Big New Replication Study in Nature! Read All About It!

[From the abstract of the article “Evaluating the replicability of social science experiments in Nature and Science between 2010 and 2015″, published in Nature Human Behaviour by Colin Camerer et al.]
“Being able to replicate scientific findings is crucial for scientific progress. We replicate 21 systematically selected experimental studies in the social sciences published in Nature and Science between 2010 and 2015. The replications follow analysis plans reviewed by the original authors and pre-registered prior to the replications. The replications are high powered, with sample sizes on average about five times higher than in the original studies. We find a significant effect in the same direction as the original study for 13 (62%) studies, and the effect size of the replications is on average about 50% of the original effect size. Replicability varies between 12 (57%) and 14 (67%) studies for complementary replicability indicators. Consistent with these results, the estimated true-positive rate is 67% in a Bayesian analysis. The relative effect size of true positives is estimated to be 71%, suggesting that both false positives and inflated effect sizes of true positives contribute to imperfect reproducibility. Furthermore, we find that peer beliefs of replicability are strongly related to replicability, suggesting that the research community could predict which results would replicate and that failures to replicate were not the result of chance alone.”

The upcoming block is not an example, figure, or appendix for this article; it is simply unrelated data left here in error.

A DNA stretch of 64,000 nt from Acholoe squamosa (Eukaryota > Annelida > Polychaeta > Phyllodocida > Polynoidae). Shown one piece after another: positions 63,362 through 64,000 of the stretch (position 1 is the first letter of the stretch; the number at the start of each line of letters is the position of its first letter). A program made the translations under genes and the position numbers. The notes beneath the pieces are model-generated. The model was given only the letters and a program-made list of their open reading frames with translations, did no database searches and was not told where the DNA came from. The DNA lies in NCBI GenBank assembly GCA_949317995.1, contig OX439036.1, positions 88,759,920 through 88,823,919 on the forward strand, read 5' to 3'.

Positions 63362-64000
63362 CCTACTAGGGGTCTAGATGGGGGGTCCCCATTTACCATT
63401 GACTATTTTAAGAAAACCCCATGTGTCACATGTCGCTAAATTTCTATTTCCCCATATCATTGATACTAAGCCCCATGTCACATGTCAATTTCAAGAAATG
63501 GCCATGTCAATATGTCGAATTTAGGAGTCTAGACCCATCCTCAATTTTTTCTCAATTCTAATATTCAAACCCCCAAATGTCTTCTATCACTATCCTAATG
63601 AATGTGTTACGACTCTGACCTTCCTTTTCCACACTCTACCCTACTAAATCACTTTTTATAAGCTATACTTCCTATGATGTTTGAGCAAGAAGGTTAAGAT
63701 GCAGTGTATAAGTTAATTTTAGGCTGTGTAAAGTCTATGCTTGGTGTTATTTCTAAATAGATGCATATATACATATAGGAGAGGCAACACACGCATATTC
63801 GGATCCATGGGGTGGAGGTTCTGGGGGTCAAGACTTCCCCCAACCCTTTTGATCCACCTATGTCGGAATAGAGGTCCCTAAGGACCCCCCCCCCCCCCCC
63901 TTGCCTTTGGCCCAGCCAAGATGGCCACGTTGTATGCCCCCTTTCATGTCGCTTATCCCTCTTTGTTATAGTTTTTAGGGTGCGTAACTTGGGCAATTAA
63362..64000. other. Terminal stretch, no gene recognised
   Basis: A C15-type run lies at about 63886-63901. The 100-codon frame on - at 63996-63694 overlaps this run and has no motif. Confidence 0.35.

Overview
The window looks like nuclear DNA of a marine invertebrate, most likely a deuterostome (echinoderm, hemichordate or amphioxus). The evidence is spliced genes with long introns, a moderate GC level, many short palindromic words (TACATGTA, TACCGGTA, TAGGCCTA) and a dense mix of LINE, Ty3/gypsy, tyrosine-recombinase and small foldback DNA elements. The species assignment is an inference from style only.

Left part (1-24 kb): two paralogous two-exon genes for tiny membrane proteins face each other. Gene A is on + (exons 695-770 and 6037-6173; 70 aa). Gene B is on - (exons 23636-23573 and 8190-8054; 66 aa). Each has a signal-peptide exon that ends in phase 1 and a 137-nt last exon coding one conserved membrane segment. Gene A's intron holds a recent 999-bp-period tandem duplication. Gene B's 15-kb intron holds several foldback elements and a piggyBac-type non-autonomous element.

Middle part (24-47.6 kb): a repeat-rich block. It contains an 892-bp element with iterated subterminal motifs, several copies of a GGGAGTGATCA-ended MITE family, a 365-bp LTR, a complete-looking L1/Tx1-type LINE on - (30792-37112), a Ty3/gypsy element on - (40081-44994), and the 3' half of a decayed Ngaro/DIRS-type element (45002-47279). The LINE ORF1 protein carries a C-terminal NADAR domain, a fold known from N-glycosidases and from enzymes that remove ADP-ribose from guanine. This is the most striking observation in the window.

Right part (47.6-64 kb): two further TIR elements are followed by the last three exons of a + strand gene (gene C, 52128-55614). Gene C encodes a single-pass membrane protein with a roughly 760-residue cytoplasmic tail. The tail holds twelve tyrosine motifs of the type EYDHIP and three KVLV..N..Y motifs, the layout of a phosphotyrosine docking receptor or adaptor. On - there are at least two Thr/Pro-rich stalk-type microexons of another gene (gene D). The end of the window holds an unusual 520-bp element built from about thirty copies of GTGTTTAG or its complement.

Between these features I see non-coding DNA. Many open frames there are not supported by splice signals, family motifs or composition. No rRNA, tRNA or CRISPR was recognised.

To read the article, click here.
The study has generated much buzz in the media:
Buzzfeed:  “In the last four years, 125 journals, mostly in the behavioral sciences, have adopted “registered reports,” …Similarly, more than 20,000 studies have been preregistered on the Center for Open Science’s website.”
Science News: “‘Replication crisis’ spurs reforms in how science studies are done”.
The Atlantic: “Fortunately, there are signs of progress. The number of pre-registered experiments—in which researchers lay out all their plans beforehand to obviate the possibility of p-hacking—has been doubling every year since 2012.”
NPR: “‘The social-behavioral sciences are in the midst of a reformation’… Scientists are..announcing in advance the hypothesis they are testing; they are making their data and computer code available so their peers can evaluate and check their results.”
Wired: “Thousands of researchers now pre-register their methodology and hypothesis before publication, to head off concerns that they’ll massage data after the fact.”
Washington Post: “the experiments scrutinized in this latest effort were published prior to a decision several years ago by Science, Nature and other journals to adopt new guidelines designed to increase reproducibility, in part by greater sharing of data”.

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